Urban Air Pollution !

More recently the UK Green lobby has been making a big deal about Urban Air Pollution by brandishing statistics which claim up to 5000 people die early every year due to air pollution to call for curbs on car use in town centres. However ” sensible environmentalist ” Bjorn  Lomborg  uses the same 5000 figure and points to third world indoor cooking open fires as the main driver behind the statistics and the main UK health problem is probably the incidence of severe asthma attacks.
My first encounter with asthma came when I was at primary school and during the summer school holidays went to stay with my granny and granddad, he suffered from asthma after developing pneumonia after getting cold and wet working on his farm years ago.  Despite smoking seriously strong Twist in his pipe and occasional back drafts of smoke from the coal fire his attacks were not that often but when he did get one my granny would get his ” puffing pills ” and give him one which soon sorted his breathing back to normal.  Right through my school days I can’t recall any members of my class having problems with asthma although inevitably some of the kids at secondary school I didn’t know must have had it.  If you bought into the more recent health propaganda I was probably particularly at risk living on a sharp corner of the then very busy before the M62 A59 in the first 6 years of my life and before the local by-pass took most of the traffic away from our village.
I kept up with news and current affairs throughout my life and it was not really until the late 1980s that risks to health from transport emissions became higher on the agenda and in the beginning mostly focussed on Lead which the university boffins claimed to have proved restricted mental capacity development in kids living near busy roads.  As a result legislation was enacted to make all new cars capable of using unleaded petrol and in 1989 I purchased a new 1000cc Metro with a reduced compression ratio and hardened valve seat inserts to run on the standard 95 octane ( and cheaper than leaded 4star ) unleaded petrol.  I soon got pissed off by getting gassed by the acrid exhaust fumes when pulling up steep hills on narrow roads with high edges when I had the window open so I went back to using 4star and adjusted the ignition timing by advancing it as far as practical without causing pinking and made her as fast as a standard 1300.  I still got gassed occasionally and especially when following BMW’s which were probably running on even higher octane ” Super Unleaded ” up hills and soon to counter the problem the EU made catalytic converters mandatory on all new cars.
I knew all about octane improvers after being pointed to and reading about the development of piston aero engines after reading The Power To Fly by LJK Setwright and which was by then out of print so I had to order it from the local library.   The performance of British fighter planes was significantly improved by first using highly toxic Toluene as an octane improver and later in combination with water methanol injection ( the methanol was to stop the water freezing at high altitude ) but further development was curbed by the advent of the reliable Jet engine.   I knew all about Toluene from my time delivering it and other hazardous chemicals when driving for Sandiford’s and it was used extensively as a solvent in the print industry and particularly the production of glossy colour magazines.
Jumping forward in time to after 1993 when I retired due to my back problem and instances of severe asthma attacks were still going trough the roof and I contacted BBC Science ” ask us any question ” so my question was about Toluene levels in petrol to which I got the answer that Toluene levels had not significantly changed in the last two years.   They basically dodged the question by not going as far back as the introduction of unleaded petrol, I further inquired as to whether they were using Toluene in Jet Fuel but drew a blank because they said it was a commercial secret.  At least I did find out that they were now using a Manganese compound as an octane improver but there were still loads of non cat fitted cars on the road after leaded petrol was withdrawn from sale.  Furthermore, the original cat systems mounted under the floor some distance from the engine took time to reach efficient operating temperature and unless you had the opportunity to work the engine hard before you hit slow traffic their effectiveness was significantly reduced.   The latest designs with the cat mounted almost direct on the exhaust manifold have much improved the problem but now the environmental health lobby have put their focus on the now more common than petrol diesel powered vehicles.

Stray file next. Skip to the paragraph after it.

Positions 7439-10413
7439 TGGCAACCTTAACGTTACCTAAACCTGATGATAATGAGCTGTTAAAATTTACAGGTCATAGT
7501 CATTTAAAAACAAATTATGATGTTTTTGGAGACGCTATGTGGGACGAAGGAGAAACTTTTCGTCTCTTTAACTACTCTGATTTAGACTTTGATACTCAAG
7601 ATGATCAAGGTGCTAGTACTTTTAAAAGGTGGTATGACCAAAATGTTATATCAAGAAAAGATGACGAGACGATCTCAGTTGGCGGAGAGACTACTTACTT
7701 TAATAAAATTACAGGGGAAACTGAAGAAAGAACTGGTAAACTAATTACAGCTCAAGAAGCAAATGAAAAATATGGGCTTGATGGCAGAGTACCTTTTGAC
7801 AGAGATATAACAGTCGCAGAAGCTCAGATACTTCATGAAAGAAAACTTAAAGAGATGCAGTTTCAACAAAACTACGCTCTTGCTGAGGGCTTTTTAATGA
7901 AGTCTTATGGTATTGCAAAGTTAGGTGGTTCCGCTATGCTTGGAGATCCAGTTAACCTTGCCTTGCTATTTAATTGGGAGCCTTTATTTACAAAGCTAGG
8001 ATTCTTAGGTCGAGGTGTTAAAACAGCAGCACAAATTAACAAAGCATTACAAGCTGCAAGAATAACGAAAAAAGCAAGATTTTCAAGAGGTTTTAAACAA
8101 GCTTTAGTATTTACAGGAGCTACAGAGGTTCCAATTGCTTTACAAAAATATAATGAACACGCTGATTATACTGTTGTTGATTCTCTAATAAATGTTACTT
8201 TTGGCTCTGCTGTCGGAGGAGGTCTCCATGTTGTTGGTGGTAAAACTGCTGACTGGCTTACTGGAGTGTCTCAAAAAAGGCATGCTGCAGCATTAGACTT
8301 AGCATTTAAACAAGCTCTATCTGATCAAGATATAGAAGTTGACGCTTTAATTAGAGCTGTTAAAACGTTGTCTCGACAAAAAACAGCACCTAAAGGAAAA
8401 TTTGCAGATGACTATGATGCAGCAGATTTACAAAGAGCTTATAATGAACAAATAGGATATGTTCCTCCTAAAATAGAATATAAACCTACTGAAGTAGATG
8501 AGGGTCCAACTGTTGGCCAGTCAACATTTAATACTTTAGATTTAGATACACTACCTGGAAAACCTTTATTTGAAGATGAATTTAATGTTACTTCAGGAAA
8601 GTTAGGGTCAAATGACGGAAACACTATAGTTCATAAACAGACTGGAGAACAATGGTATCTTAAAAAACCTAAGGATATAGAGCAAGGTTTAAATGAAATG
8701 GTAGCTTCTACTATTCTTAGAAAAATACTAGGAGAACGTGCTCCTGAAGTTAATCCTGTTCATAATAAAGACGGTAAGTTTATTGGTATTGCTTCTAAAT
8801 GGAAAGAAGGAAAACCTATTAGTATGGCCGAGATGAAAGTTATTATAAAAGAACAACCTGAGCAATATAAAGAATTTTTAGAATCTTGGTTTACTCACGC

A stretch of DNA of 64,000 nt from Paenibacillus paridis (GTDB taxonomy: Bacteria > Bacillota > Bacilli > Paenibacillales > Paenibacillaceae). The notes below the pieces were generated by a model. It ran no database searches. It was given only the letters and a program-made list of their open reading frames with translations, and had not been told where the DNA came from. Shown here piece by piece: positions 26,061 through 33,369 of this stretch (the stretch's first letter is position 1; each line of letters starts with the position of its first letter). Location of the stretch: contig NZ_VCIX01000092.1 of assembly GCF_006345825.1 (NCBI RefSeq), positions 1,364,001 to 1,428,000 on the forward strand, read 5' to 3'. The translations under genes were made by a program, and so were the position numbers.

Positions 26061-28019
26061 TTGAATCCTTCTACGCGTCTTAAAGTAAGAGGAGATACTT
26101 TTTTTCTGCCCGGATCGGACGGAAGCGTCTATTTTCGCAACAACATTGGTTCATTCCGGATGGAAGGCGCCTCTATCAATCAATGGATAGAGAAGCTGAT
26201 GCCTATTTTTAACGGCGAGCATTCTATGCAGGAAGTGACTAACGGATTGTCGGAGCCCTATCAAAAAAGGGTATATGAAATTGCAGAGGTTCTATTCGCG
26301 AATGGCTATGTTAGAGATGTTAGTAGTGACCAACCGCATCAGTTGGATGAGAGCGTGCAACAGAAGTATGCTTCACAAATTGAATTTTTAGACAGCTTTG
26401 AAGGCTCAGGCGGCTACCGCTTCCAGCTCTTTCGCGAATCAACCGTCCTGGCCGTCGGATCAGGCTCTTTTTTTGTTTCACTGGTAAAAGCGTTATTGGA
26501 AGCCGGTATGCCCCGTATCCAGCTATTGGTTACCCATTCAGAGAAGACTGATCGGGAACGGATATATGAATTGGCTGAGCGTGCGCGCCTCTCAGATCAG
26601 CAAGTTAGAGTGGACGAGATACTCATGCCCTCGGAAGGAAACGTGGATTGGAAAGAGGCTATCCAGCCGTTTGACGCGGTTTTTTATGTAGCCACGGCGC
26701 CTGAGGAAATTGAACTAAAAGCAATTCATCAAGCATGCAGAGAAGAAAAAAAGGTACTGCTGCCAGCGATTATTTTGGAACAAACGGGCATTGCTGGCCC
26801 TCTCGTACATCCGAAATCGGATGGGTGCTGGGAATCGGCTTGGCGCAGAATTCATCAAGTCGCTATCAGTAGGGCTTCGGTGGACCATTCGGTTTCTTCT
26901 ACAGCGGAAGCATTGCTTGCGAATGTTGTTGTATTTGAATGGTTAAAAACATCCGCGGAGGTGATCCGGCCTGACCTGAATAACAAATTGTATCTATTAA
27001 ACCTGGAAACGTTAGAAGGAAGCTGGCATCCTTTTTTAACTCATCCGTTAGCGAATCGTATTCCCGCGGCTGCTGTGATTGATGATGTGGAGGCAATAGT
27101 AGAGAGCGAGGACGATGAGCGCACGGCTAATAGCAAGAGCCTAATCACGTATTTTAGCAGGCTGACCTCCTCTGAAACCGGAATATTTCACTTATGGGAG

When I was a teenager my favourite choice was to ride shotgun in a 1970 ERF eight-wheeler bulk powder tank as driven by a middle age driver who was born in East Anglia into a farming family who moved up to my local area when his father got a small farm on the flank of Pendle Hill.   The main job was originally delivering cement as far as the North East over the original A59 Blubberhouses route but that dried up due to appeasing the trade unions and the new 30 ton gross eight-wheel tankers the company had introduced so we started hauling dried foundry sand from BIS Chelford in Cheshire.  The main run was Stockton Castings an easy day mostly with time for an hour’s kip in a layby on the A19 on the way back to arrive just in time for me to refuel after school, a bigger challenge was first do a run down to Tipton ( north Birmingham ) then another load back to Kiethley.  It took about 45 minutes to discharge a full tank of sand and so to keep warm on cold days ( the cab heaters were useless ) I would stand in the exhaust stream from the tailpipe of the silencer which was mounted transverse under the radiator and came out at about knee level just in front of the front offside wheel with no problem from breathing in the fumes from the engine on about half revs to drive the Holmes blower.
MUP 875J was fitted with a Gardner 6LX naturally aspirated 10.45 litre engine developing 150 Bhp at 1700 Rpm originally introduced in 1958 and was basically an enlargement of their 8 litre 120 Bhp 6LW which was developed in the 1930s and which revolutionised road transport in the UK before WW2. In 1968 the 6LX was uprated to 180 Bhp at 1850 Rpm by advancing the valve timing by 11 degrees and changing the valve seats angle to 30 degrees from the original 45 to give a bigger port opening for a given valve lift although some still held that a 150 was just as good if you filed a few thou off the pump cold start trigger to inject more fuel.  The cold start trigger got filed on the 180s as well with the aim of resulting in a slight puff of smoke on the initial press of the accelerator from idle then clear smoke free, and it is also interesting to note that a steam locomotive boiler is at its peak thermal efficiency with light grey smoke coming from the chimney.